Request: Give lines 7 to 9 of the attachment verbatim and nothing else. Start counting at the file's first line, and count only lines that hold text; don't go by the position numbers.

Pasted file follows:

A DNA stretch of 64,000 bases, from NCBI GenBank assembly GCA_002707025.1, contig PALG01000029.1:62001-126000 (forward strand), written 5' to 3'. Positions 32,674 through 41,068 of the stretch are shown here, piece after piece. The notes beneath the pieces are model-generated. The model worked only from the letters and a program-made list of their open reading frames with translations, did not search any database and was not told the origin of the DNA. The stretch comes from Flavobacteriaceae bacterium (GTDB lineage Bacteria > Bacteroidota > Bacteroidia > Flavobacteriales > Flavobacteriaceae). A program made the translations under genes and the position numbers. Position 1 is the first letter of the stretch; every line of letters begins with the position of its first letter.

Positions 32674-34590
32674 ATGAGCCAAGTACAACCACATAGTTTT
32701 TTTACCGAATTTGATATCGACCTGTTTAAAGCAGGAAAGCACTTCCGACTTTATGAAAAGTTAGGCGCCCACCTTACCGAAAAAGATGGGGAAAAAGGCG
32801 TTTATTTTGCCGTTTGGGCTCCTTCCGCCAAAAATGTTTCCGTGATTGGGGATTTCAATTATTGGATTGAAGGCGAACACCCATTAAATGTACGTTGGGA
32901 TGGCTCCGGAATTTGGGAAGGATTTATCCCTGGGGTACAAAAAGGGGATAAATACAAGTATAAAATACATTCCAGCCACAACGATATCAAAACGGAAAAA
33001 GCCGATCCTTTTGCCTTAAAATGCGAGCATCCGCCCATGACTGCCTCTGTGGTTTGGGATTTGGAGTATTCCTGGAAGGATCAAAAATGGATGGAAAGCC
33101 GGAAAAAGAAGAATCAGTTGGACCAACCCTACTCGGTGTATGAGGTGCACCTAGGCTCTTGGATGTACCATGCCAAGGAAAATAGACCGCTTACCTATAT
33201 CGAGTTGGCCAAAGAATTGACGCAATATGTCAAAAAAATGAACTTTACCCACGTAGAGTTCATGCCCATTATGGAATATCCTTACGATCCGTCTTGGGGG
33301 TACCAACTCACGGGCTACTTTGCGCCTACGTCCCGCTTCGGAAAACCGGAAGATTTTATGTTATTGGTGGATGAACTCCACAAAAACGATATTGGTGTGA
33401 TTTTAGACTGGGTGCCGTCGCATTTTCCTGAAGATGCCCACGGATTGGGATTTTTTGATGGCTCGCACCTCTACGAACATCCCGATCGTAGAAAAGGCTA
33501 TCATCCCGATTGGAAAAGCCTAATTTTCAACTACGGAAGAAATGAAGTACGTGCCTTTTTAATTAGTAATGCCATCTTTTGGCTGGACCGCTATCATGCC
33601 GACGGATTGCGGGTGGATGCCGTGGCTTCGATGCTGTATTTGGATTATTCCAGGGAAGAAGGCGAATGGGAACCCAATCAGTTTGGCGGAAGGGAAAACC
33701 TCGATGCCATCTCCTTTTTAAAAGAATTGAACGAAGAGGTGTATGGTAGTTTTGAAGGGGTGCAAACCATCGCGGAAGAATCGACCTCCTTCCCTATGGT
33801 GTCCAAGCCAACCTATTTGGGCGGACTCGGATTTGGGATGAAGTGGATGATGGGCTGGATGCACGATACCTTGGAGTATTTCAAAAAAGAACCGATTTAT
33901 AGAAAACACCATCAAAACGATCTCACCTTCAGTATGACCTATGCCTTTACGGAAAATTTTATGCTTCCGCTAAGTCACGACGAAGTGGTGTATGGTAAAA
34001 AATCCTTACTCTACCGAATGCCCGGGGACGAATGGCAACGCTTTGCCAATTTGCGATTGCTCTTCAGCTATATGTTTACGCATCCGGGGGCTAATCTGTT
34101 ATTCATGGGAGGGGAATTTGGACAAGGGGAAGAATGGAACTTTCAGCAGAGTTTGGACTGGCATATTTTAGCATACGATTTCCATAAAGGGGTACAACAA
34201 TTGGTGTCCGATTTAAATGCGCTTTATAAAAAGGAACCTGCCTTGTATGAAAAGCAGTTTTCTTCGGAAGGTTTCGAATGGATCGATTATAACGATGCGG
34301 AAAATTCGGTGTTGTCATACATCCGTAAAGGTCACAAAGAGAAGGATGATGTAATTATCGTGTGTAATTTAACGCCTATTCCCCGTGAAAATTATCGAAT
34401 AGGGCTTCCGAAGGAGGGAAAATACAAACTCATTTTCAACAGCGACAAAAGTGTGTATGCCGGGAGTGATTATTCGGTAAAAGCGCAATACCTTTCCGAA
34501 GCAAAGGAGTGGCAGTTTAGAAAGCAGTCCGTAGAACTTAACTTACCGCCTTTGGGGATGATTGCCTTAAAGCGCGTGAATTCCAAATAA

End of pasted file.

33001 GCCGATCCTTTTGCCTTAAAATGCGAGCATCCGCCCATGACTGCCTCTGTGGTTTGGGATTTGGAGTATTCCTGGAAGGATCAAAAATGGATGGAAAGCC
33101 GGAAAAAGAAGAATCAGTTGGACCAACCCTACTCGGTGTATGAGGTGCACCTAGGCTCTTGGATGTACCATGCCAAGGAAAATAGACCGCTTACCTATAT
33201 CGAGTTGGCCAAAGAATTGACGCAATATGTCAAAAAAATGAACTTTACCCACGTAGAGTTCATGCCCATTATGGAATATCCTTACGATCCGTCTTGGGGG